Building and Construction Industry – Matters of Public Importance

27 Jul | '2022


Australia’s construction industry is one of our most vital and important sectors. It’s our construction industry that builds the shopping centres and the supermarkets that we buy our food from, the buildings that we work in and the homes in which we live. The construction industry is responsible for building the roads we drive on. They are the backbone of Australia’s infrastructure and will continue to be long into the future.

The previous Liberal-National government recognised that construction is a hard industry to work in. It’s laborious and it’s physically demanding of many who work in it. In government, we learnt over time that unions were using their influence in the sector to bully, to harass and to intimidate Australian tradesmen—and, more importantly, tradeswomen—businesses and those who were not members of their organisations, and to effect change in their own interests. Surprise, surprise! In 2016, it was the Liberal-National government who introduced the Australian Building and Construction Commission, to be an independent and statutory authority of the Australian government, responsible for promoting understanding of and enforcing workplace relations compliance in the Australian building and construction industry. Labor’s plan to abolish the ABCC will strip Australia’s building and construction workers of their protection against unlawful and bad, bad behaviour, which the Leader of the Opposition outlined in his speech to parliament. Their plan to abolish the ABCC will strip Australia’s building and construction workers of their protections against unlawful behaviour by unions, which was confirmed by not one but two royal commissions. However, unlike this government—those opposite—at least the Gillard and Rudd governments acknowledged the need for a specialist building regulator, even if it was ineffective.

The High Court of Australia ruled unanimously against the CFMMEU in a case about the union’s lawlessness in the construction sector brought by the Australian Building and Construction Commission, the ABCC. The High Court found that the CFMMEU was a serial offender who engaged in whatever action and made whatever threats it wished without regard to the law, that it had contravened laws on approximately 150 occasions, that it was well resourced—having more than sufficient means to pay any penalty that the court might have imposed—and that it treated penalties for serious breaches of the law as just a cost of doing business. I’ll repeat that: the CFMEU treated penalties for serious breaches of the law—so many of them, clearly—as just a cost of doing business. When repeat offending by a major player in the construction industry gets so bad that our Federal Court has to ask whether there’s ever been a worse recidivist in the history of the common law—and that’s them commenting on the CFMEU’s history of flouting the law—there is clearly a problem with the effectiveness of law that requires urgent legislative attention.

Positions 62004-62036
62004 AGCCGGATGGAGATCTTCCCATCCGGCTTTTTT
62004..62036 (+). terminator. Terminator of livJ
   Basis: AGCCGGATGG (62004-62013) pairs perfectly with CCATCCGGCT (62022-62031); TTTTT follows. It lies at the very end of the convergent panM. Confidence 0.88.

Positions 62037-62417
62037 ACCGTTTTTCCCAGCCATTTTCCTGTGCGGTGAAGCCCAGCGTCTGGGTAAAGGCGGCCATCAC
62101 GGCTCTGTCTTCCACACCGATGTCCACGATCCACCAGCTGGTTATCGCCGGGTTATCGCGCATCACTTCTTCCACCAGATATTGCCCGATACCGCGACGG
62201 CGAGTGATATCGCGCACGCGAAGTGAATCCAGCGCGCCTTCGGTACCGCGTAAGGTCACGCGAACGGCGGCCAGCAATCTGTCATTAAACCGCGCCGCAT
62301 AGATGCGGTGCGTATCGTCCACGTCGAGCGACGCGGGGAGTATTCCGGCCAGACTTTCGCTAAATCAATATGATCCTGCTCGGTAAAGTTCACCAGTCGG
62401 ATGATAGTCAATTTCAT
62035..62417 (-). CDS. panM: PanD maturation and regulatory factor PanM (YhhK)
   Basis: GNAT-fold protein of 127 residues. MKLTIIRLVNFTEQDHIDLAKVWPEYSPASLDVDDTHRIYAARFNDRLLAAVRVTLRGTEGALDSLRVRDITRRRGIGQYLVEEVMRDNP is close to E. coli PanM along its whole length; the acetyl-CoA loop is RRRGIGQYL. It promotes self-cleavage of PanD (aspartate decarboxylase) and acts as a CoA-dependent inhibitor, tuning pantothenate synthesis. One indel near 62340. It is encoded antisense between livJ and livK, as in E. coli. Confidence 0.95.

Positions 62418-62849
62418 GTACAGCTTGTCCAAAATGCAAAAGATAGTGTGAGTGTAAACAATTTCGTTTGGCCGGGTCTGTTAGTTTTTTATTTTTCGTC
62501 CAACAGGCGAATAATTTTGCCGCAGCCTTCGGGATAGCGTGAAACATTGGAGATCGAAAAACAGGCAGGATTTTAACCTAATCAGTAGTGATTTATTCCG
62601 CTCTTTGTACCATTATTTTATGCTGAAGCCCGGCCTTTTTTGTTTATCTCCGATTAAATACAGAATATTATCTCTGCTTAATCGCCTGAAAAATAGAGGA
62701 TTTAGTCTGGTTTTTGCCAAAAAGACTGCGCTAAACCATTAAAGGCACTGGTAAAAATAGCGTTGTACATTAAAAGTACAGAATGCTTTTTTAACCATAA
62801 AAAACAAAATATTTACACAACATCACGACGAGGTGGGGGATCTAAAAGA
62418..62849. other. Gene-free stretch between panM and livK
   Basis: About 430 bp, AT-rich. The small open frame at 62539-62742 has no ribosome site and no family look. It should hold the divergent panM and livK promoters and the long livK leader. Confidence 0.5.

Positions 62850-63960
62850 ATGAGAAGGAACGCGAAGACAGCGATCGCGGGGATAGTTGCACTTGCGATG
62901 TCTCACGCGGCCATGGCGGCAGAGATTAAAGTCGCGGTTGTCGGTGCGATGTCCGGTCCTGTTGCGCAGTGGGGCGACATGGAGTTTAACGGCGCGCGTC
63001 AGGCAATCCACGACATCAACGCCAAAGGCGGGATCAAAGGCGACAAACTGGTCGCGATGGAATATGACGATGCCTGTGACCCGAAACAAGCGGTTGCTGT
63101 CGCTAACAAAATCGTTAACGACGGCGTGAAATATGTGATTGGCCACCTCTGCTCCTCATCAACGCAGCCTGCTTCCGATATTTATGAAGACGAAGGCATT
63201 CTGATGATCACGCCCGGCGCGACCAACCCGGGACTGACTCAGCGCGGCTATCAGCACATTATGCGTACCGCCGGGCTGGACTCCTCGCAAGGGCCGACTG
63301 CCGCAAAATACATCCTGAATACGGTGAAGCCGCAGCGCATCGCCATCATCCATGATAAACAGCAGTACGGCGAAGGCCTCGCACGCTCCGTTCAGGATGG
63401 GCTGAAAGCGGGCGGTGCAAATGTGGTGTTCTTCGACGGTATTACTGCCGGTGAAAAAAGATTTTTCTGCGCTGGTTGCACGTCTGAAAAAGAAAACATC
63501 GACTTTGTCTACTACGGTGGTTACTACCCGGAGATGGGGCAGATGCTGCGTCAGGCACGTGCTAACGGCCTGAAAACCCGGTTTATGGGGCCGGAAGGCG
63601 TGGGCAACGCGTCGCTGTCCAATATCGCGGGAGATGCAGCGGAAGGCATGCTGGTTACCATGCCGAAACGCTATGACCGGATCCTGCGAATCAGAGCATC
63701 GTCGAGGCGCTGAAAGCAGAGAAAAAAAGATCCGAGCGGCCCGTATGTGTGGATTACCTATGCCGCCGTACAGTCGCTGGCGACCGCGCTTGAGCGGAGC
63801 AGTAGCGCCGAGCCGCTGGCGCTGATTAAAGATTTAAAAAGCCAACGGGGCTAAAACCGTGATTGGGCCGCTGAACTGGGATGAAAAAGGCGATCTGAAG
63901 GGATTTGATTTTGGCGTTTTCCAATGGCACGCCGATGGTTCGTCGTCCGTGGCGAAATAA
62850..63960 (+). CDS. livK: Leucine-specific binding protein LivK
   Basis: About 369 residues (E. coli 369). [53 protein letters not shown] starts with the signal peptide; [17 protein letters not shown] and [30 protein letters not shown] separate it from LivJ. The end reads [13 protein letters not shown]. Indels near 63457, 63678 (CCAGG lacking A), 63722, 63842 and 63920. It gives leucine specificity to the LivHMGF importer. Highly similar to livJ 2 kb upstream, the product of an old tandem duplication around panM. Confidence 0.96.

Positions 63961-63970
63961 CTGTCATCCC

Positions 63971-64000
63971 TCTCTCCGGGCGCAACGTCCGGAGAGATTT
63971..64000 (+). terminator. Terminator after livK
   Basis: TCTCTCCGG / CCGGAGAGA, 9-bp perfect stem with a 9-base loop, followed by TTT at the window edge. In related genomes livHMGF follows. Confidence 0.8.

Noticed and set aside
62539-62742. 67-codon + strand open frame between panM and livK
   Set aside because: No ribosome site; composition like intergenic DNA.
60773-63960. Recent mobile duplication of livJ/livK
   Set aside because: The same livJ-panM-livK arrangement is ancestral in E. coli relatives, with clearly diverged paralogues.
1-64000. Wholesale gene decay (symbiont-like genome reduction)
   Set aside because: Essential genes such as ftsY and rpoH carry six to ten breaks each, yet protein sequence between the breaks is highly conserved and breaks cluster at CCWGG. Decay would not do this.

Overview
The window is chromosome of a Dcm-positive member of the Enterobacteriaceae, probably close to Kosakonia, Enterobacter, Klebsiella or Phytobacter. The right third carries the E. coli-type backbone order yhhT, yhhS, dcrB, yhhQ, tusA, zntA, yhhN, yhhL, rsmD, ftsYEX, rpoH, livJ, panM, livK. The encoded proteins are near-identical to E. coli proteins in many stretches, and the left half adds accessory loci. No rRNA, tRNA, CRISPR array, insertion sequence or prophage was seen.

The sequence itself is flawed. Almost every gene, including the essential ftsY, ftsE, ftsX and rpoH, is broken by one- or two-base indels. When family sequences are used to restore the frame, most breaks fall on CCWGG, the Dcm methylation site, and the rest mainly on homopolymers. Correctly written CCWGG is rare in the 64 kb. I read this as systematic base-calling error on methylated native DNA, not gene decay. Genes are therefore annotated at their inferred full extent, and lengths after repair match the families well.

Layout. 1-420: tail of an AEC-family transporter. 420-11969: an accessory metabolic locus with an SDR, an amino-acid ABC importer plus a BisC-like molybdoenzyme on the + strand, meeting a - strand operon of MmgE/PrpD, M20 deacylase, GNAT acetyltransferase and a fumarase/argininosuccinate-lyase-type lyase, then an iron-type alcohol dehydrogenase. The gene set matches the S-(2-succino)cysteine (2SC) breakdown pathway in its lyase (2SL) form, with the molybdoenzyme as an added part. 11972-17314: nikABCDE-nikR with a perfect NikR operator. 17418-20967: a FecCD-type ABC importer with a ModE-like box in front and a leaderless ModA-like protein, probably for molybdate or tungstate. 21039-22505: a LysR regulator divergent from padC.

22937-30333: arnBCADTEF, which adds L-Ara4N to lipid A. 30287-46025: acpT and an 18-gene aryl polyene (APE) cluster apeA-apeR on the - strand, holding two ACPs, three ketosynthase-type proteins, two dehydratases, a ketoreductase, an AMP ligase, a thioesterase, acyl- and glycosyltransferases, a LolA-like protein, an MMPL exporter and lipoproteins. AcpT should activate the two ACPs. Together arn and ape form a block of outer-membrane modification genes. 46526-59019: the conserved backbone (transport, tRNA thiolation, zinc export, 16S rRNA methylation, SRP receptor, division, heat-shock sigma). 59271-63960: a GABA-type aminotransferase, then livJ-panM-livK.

This continues on to the alleged offensive and abusive behaviour—towards who? We’ve highlighted this, and the Deputy Leader of the Opposition also highlighted this—it is behaviour towards women in the construction industry, which is appalling and must be addressed. The real case that Mr Burke must make to the Australian people is how he plans to protect more than 150,000 women on Australian construction sites when he scraps the ABCC. If Labor is willing to abandon their position on protecting women the workplace this quickly, because of their union mates, then to what extent will Australians suffer to keep the bosses at ALP HQ and their union handlers happy?

The record of the ABCC stands up in its own right. Since the ABCC was re-established by the coalition government in December 2016 it has—let me go through the list—achieved a successful outcome in 98 of 107 cases resolved. For those opposite, that’s a success rate of 91 per cent. It has prosecuted a total of 2,502 contraventions, secured over $16,423,918 in penalties and recovered $5,105,562 in wages and entitlements for 8,444 employees. And those opposite want to abolish it. It’s unconscionable. As the Leader of the Opposition stood here and said, it’s unconscionable that those opposite accept $5 million from their union and they want to scrap the watchdog that’s looking out for the Australian people on construction sites.

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